Poll: Majority See Organic Food As Safer, Tastier, Better for Environment, Healthier, More Expensive
October 8, 2007 03:00 PM -
ROCHESTER, N.Y.- It costs more, but it's worth it, and it's better for the environment and safer. And while those who buy organic food regularly are still a minority, their numbers are growing bigger all the time. Most organic food buyers overwhelmingly believe it tastes better and is worth the extra cost.
These are some of the findings of a Harris Poll of 2,392 adults surveyed online between September 11 and 18, 2007 by Harris Interactive®.
Better Than Corn? Algae Set to Beat Out Other Biofuel Feedstocks
October 8, 2007 11:26 AM - Alana Herro, Worldwatch Institute
Forget corn, sugar cane, and even switchgrass. Some experts believe that algae is set to eclipse all other biofuel feedstocks as the cheapest, easiest, and most environmentally friendly way to produce liquid fuel, reports Kiplinger’s Biofuels Market Alert. “It is easy to get excited about algae,” says Worldwatch Institute biofuels expert Raya Widenoja. “It looks like such a promising fuel source, especially if it’s combined with advances in biodiesel processing.”
Controversy Over Organic Dairy Continues
October 8, 2007 09:37 AM - , Organic Consumers Association
The U.S. Department of Agriculture said Friday it will not investigate complaints filed Sept. 13 by organic watchdog The Cornucopia Institute against Aurora Organic Dairy (AOD) and its two certifiers.The news comes just days after three public interest groups, including Cornucopia, defiantly vowed to disobey a demand from AOD to stop making "false and disparaging" statements against the Boulder, Colo.-based dairy or face legal action.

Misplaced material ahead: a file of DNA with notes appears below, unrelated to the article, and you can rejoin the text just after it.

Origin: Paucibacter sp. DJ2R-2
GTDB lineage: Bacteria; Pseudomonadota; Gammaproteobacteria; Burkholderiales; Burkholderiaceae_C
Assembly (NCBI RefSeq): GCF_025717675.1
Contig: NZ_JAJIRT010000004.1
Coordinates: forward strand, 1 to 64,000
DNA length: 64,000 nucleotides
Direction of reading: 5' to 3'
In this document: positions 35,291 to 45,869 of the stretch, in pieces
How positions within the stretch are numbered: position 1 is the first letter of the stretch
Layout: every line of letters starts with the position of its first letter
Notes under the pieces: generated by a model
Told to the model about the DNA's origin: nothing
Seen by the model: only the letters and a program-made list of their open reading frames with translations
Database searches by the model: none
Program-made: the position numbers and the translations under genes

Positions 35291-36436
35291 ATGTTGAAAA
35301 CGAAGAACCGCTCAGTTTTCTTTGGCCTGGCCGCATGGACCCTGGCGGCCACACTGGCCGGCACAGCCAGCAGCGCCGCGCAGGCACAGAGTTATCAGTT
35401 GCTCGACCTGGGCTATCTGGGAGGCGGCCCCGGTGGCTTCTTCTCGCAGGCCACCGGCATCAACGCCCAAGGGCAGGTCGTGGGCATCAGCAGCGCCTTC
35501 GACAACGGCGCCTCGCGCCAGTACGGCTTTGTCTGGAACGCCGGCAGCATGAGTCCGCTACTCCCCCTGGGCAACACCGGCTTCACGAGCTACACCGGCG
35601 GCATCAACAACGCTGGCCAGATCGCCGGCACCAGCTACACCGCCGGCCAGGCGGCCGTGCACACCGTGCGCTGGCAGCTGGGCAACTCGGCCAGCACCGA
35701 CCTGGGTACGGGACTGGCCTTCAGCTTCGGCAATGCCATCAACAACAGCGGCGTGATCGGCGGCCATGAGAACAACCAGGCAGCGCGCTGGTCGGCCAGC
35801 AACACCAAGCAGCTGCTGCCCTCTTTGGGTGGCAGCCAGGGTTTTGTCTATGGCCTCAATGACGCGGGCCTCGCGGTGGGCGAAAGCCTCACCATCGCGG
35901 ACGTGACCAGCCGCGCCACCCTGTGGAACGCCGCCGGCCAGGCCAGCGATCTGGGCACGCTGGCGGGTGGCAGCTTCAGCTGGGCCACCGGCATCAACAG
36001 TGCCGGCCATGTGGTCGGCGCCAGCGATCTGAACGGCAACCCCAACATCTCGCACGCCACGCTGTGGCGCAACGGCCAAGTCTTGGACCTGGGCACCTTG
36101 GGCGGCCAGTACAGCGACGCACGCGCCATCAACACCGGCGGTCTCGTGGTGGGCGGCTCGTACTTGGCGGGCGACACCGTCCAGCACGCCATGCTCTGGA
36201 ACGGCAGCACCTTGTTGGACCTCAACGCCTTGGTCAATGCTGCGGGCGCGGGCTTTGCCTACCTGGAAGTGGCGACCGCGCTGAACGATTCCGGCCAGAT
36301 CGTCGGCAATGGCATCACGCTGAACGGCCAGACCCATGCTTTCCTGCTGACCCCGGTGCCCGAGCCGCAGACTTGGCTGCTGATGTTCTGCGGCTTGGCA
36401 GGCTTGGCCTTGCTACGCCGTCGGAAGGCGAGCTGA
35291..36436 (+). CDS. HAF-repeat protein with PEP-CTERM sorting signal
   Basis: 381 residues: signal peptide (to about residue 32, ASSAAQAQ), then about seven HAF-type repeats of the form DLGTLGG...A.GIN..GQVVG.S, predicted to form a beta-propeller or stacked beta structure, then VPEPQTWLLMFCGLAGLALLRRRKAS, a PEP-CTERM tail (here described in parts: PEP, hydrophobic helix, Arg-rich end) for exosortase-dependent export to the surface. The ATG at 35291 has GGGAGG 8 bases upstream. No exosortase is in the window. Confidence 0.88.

Egypt plan to green Sahara desert stirs controversy
October 8, 2007 09:05 AM - Will Rasmussen -Reuters
It looks like a mirage but the lush fields of cauliflower, apricot trees and melon growing among a vast stretch of sand north of Cairo's pyramids is all too real -- proof of Egypt's determination to turn its deserts green.
While climate change and land over-use help many deserts across the world advance, Egypt is slowly greening the sand that covers almost all of its territory as it seeks to create more space for its growing population.
Topps Meat goes out of business after recall
October 5, 2007 03:39 PM - Reuters
WASHINGTON (Reuters) - Topps Meat Co LLC announced on Friday it was going out of business, crushed by the recall of 21.7 million pounds of beef linked to 30 cases of E. coli-related illness.
"In one week we have gone from the largest U.S. manufacturer of frozen hamburgers to a company that cannot overcome the economic reality of a recall this large," Anthony D'Urso, chief operating officer, said in a statement.
It was the fifth-largest meat or poultry recall in U.S. history, the Agriculture Department said. But no deaths have been reported due to the outbreak of E. coli 0157:H7, which can cause diarrhea and dehydration.
Green Blossom of Pittsburgh
October 5, 2007 12:41 PM - Greg Boulos, Ecological Home Ideas